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Much ado about species (and genus) level taxonomy



Hi, folks,

No solutions to add here, but some good references you might want to check
out:

Two recent volumes on the nature of species, species definitions, species
concepts (or rather species criteria, as De Queiroz point out!), and the
species problem in general:

Howard, D.J. & S.H. Berlocher (eds.)  1998.  Endless Forms: Species and
Speciation. Oxford Univ. Press.

Wilson, R.A. (ed.). 1999.  Species: New Interdisciplinary Essays.  MIT
Press.

If you are indeed serious about thinking about species, I highly recommend
that you find both volumes.  I found Kevin De Queiroz's two essays (on in
each volume) very useful for thinking about the matters at the level we
paleontologists operate, but there are a lot of other good stuff to deal
with in these.

In particular, De Queiroz takes the premise that species are a different
kind of entity than clades (granted, he is not the only one with this
position!).  He makes the distinction between lineages (a series of entities
forming a single line of direct ancestry and descent) and clades, clans, and
clones (all paths or lines of descent from a given ancestor).  Clades,
clans, and clones are monophyletic, whereas lineages may be paraphyletic.
In his thinking:
"In short, species are segments of population-level lineages.  This
definition describes a very general conceptualization of the species
category in that it explains the basic nature of species without specifying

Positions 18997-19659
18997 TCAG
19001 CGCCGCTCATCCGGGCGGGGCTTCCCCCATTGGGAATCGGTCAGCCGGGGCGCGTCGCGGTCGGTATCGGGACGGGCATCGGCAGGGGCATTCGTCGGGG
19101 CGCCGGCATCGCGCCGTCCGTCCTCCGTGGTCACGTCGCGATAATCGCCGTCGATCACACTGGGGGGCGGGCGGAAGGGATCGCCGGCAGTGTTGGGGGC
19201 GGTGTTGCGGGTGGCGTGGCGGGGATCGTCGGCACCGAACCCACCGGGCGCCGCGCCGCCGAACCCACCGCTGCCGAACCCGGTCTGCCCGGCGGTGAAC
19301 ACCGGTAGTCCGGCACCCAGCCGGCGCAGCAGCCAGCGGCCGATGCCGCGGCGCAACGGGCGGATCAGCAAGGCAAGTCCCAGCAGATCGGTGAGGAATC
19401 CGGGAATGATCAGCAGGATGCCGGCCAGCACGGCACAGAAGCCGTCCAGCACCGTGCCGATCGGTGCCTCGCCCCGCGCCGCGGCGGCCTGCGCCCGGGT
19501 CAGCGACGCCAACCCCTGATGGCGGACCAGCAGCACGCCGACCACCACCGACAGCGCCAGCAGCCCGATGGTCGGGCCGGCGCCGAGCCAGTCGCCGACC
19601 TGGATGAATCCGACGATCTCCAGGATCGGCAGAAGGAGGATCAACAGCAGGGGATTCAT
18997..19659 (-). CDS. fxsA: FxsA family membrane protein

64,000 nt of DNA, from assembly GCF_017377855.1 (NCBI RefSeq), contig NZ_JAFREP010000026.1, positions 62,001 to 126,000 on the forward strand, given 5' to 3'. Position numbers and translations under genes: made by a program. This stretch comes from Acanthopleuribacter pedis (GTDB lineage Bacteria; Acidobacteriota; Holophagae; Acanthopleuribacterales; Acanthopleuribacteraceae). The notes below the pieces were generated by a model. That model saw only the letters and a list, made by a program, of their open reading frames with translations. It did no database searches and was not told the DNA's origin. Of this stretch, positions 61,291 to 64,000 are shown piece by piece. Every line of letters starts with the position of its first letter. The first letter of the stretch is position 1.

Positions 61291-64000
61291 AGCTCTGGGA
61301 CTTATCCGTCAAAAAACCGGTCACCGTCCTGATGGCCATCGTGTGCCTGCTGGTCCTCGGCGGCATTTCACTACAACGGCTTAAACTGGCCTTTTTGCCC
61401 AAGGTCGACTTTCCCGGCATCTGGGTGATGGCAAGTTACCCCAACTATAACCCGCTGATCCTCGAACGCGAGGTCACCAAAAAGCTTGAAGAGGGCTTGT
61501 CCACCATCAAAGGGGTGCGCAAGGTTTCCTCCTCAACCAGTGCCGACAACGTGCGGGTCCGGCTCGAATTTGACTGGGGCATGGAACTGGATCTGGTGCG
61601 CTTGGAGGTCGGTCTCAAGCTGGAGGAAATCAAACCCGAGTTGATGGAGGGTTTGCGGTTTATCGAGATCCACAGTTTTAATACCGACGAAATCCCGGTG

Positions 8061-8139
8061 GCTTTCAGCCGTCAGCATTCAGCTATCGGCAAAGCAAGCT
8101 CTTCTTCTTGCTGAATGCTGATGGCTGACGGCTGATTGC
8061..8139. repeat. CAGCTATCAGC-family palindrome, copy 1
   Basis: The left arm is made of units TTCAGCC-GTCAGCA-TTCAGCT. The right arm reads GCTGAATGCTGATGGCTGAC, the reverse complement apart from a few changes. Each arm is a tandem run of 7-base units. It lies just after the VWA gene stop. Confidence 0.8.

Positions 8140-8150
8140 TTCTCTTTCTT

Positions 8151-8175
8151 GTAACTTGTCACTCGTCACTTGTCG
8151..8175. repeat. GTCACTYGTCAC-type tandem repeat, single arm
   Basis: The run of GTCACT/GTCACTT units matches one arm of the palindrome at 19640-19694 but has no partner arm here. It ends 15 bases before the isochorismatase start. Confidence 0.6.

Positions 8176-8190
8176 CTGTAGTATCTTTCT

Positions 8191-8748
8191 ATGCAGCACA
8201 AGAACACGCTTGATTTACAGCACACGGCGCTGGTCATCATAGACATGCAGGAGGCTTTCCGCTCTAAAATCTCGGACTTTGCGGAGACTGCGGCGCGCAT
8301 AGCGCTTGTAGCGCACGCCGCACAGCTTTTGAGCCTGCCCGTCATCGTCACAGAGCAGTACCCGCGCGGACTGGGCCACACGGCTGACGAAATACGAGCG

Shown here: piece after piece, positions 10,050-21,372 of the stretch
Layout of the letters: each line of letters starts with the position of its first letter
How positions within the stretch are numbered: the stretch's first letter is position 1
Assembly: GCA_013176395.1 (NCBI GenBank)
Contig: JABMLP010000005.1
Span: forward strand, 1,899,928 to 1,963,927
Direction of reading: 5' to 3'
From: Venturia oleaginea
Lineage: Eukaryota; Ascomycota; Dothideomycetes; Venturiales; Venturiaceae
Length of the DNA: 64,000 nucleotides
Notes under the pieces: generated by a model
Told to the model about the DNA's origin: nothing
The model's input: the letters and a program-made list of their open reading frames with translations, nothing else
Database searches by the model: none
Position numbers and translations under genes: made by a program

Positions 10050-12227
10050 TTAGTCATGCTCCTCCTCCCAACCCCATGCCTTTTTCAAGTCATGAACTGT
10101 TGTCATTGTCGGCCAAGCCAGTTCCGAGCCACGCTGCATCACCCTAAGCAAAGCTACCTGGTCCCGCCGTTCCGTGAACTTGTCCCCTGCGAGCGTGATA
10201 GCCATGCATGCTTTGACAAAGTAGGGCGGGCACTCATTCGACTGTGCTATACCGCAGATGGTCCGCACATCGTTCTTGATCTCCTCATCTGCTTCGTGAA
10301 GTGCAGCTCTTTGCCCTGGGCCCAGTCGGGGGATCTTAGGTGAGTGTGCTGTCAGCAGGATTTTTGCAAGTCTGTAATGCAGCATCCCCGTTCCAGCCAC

either the causal processes responsible for their existence or the
operational criteria used to recognize them in practice.  It is this
deliberate agnosticism with regard to causal processes and operational
criteria that allows the concept of spcies just described to encompass
virtually all modern views on species, and for this reason, I have called it
the _general lineage concept of species_ (de Queiroz 1998)".
[the above quote from p. 53 in the article in the Wilson volume, and the
1998 paper is the one in the Howard & Berlocher volume.]

Again, I highly recommend these books for folk interested in more than a
general level about species.

                Thomas R. Holtz, Jr.
                Vertebrate Paleontologist
Department of Geology           Director, Earth, Life & Time Program
University of Maryland          College Park Scholars
                College Park, MD  20742
http://www.geol.umd.edu/~tholtz/tholtz.htm
http://www.geol.umd.edu/~jmerck/eltsite
Phone:  301-405-4084    Email:  tholtz@geol.umd.edu
Fax (Geol):  301-314-9661       Fax (CPS-ELT): 301-405-0796